The ministry emphasised in a statement that the central European country was not named in the summary of last week's bombshell US Senate report on the CIA's mistreatment of Al-Qaeda suspects.
In fact, however, the summary redacted the names of all foreign countries that hosted the CIA "black sites" used to intern 119 people who were captured.
But previous news reports identified the countries which had the sites as Romania, Poland, Lithuania, Thailand and Afghanistan.
The Romanian foreign ministry said an investigation had been launched with a view to finding "a solution" to the issue that "respects the principles of the rule of law and human rights".
The public prosecutor's office told AFP a probe had been launched following a complaint from Abd al-Rahim al-Nashiri, one of the suspects named in the US Senate report as a torture victim.
The prosecutors gave no further details.
Al-Nashiri's name features in the Senate report alongside with those of three other suspected al-Qaeda members held at Guantanamo Bay, whom the report said had been tortured.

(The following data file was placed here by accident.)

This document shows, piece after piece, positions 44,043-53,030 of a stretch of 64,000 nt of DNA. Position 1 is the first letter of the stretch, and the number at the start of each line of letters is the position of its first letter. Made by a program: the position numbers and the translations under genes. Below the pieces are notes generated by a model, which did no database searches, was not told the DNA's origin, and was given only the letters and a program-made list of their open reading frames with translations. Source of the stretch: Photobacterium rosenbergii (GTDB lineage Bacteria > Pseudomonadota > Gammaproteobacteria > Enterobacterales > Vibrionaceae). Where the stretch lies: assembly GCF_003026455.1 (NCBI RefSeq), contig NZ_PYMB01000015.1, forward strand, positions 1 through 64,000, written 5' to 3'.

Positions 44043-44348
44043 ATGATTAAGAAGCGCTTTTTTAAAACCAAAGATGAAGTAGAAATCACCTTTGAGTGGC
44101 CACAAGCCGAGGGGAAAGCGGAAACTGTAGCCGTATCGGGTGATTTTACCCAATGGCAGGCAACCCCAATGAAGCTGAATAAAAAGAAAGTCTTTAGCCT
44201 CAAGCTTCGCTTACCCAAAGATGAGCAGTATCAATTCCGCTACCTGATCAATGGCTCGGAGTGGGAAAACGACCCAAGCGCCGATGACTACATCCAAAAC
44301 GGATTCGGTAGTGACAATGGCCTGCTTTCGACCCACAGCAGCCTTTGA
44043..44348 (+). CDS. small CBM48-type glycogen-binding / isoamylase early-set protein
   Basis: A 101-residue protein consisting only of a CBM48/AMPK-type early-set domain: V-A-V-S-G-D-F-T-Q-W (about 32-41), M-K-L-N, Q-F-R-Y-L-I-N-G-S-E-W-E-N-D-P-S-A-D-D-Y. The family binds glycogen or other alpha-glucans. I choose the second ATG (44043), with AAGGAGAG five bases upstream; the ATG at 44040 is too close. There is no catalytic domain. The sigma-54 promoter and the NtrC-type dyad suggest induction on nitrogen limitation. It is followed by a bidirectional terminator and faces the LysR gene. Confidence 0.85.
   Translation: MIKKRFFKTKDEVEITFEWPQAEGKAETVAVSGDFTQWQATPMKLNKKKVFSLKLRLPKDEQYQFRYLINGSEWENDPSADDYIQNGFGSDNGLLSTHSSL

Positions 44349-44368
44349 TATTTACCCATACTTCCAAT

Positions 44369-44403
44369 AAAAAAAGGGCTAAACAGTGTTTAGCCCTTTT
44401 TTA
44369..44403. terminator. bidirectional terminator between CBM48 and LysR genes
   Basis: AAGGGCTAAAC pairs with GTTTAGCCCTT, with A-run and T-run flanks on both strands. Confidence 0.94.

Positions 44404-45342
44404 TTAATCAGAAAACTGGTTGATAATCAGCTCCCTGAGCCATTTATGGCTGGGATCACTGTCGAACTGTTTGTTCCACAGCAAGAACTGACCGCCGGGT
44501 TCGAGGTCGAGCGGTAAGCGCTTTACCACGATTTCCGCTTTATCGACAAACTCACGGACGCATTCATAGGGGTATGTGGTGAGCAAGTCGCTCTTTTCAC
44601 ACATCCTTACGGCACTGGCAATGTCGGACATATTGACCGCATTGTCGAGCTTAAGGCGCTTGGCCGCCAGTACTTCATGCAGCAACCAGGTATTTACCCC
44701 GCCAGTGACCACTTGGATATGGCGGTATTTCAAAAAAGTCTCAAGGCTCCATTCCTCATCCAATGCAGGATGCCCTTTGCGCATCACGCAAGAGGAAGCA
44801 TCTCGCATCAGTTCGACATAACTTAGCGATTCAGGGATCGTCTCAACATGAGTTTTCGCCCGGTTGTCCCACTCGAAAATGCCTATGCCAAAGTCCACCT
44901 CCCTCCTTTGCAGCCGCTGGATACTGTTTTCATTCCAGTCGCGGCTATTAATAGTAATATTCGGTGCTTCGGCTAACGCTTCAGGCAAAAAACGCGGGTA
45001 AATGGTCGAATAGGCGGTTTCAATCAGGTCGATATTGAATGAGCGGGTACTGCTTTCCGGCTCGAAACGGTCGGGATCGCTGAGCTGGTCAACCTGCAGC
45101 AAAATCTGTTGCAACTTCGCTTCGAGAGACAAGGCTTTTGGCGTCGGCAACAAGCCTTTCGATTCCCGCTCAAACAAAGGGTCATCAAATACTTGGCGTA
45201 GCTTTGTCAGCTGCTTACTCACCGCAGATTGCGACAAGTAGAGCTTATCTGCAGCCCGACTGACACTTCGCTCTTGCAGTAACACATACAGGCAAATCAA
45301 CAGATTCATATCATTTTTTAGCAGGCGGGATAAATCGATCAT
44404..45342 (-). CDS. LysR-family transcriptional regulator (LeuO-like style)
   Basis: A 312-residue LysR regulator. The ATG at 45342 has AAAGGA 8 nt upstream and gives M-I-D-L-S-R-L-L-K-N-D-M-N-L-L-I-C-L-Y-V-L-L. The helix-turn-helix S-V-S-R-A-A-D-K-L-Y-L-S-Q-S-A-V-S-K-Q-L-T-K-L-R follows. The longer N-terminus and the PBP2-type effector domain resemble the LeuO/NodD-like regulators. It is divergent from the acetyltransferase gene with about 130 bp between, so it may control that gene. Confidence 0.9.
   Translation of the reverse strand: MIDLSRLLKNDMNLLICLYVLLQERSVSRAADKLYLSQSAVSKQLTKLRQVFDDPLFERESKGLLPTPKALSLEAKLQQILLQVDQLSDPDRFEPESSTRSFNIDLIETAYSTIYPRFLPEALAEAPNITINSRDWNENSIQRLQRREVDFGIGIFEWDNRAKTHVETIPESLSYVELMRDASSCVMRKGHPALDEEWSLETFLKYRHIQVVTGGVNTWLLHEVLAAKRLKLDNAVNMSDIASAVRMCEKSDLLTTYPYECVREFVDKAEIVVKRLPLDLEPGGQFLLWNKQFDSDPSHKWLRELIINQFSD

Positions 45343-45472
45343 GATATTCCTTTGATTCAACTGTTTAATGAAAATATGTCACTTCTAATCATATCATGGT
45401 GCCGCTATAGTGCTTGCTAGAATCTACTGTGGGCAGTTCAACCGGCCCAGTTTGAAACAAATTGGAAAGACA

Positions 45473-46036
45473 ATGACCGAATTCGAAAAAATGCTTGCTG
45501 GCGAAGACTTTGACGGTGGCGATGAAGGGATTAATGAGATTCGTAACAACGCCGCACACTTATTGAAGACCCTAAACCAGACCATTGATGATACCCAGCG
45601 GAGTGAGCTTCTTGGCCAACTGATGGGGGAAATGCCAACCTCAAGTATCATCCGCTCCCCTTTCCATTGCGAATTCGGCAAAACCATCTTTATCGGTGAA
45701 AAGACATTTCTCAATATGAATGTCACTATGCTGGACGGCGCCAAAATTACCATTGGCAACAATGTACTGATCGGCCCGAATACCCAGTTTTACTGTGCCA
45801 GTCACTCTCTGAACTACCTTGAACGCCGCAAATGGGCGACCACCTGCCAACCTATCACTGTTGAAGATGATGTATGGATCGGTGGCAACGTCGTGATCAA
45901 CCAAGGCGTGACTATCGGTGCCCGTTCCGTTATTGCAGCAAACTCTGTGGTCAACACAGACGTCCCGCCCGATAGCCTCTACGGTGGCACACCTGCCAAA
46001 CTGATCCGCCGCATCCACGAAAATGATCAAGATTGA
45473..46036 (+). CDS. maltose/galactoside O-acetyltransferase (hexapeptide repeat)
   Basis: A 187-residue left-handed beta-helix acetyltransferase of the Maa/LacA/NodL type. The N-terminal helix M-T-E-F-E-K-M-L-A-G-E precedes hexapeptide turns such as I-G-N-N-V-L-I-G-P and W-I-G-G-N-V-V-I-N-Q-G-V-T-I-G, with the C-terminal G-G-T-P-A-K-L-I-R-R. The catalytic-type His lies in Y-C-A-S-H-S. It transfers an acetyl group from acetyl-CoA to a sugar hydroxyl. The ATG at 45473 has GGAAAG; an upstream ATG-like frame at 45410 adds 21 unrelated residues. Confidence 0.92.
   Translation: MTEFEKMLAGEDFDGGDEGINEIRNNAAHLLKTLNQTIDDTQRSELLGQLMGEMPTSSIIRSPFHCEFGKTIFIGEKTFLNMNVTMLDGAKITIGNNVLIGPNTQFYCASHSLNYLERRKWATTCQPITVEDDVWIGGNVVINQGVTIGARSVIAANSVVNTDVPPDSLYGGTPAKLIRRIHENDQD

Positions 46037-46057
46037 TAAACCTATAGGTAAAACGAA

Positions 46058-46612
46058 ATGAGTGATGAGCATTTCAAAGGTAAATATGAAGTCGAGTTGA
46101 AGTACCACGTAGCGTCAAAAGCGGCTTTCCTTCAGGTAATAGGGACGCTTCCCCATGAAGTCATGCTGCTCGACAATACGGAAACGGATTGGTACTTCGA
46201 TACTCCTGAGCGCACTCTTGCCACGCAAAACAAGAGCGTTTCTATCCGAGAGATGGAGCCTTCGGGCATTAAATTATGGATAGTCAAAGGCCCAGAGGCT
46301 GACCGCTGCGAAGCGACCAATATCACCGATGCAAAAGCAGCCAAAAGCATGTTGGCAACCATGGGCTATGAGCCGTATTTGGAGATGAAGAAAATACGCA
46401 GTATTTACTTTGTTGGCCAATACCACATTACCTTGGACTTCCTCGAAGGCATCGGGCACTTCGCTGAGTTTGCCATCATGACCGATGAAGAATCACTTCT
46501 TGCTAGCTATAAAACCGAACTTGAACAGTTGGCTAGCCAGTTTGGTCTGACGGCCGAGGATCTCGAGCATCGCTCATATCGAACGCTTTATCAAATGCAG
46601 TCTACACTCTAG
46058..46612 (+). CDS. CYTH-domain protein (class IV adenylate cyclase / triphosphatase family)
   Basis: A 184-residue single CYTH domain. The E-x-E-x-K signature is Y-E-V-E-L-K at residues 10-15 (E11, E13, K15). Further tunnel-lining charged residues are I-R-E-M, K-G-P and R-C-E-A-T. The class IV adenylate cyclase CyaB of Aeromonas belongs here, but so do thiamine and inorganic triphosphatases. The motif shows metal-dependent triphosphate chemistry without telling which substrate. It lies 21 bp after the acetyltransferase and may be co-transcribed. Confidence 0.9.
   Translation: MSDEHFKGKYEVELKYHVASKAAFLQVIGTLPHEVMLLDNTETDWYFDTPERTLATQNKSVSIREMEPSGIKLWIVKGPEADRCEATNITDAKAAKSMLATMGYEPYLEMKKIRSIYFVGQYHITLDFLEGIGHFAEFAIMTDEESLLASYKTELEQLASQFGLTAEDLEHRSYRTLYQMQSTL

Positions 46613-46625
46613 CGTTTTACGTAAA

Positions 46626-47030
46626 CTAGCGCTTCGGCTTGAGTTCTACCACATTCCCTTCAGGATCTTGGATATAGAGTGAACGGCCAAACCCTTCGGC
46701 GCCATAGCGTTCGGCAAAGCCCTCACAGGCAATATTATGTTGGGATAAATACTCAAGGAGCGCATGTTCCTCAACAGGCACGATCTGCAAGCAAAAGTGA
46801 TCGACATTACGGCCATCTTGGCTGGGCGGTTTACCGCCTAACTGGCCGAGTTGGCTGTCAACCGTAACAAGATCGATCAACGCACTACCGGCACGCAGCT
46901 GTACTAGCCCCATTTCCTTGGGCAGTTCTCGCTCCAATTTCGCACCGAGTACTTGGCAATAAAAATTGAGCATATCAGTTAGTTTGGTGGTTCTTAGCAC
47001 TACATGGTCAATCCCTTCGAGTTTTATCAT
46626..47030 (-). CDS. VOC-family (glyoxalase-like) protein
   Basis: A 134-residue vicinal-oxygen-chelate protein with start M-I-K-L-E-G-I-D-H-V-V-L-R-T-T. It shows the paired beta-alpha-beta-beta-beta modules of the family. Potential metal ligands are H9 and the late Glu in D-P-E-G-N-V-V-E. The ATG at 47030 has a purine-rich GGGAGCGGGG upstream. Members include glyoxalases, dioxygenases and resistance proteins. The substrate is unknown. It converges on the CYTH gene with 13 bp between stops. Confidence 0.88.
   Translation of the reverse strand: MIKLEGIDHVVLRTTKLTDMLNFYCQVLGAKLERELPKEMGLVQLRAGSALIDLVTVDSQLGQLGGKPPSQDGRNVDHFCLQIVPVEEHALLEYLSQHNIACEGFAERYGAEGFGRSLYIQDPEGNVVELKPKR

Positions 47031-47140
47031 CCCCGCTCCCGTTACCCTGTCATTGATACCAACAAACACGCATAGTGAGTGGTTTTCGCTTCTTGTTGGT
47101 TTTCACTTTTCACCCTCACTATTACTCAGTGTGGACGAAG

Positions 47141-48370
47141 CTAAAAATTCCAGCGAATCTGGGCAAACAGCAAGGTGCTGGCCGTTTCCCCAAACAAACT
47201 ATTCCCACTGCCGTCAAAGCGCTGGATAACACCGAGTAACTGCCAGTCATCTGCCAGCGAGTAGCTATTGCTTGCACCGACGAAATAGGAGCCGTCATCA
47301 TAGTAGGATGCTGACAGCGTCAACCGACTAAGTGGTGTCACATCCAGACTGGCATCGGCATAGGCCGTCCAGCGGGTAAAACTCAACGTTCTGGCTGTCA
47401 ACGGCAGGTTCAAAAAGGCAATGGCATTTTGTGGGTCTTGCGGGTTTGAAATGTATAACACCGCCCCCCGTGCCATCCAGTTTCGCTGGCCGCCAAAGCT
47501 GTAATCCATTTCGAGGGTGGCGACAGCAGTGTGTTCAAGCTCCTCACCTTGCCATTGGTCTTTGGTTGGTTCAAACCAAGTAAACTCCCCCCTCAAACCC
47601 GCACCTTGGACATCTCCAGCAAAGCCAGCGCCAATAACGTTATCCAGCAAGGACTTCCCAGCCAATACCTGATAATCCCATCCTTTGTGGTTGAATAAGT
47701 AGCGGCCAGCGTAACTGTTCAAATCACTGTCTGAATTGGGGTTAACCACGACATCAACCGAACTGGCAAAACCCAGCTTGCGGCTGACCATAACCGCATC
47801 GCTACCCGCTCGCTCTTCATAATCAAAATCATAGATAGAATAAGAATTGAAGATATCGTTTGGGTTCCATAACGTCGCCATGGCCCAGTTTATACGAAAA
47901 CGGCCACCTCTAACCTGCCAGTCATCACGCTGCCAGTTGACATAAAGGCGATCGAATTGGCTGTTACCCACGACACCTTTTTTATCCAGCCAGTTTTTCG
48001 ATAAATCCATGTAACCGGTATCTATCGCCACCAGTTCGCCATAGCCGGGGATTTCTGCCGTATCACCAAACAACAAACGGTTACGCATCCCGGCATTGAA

The 49-year-old Saudi is accused of masterminding the suicide bombing of the USS Cole in Yemen in 2000 in which 17 American sailors were killed.
In May 2012, he filed a criminal complaint in Romania, claiming he had been secretly detained in the country between 2003 and 2006.
He has also taken a case at the European Court for Human Rights.
Romania has never admitted to hosting secret CIA prisons.
Its foreign ministry reiterated Tuesday that Bucharest possessed "no proof of the existence of CIA detention centres in Romania or the use of Romanian airports for the transport or detention of prisoners suspected of terrorist acts".
A former head of Romania's intelligence service, Ioan Talpes, said Saturday the CIA may have kept detainees in a "transit" centre in Romania but that Bucharest was unaware of the activities conducted at the site.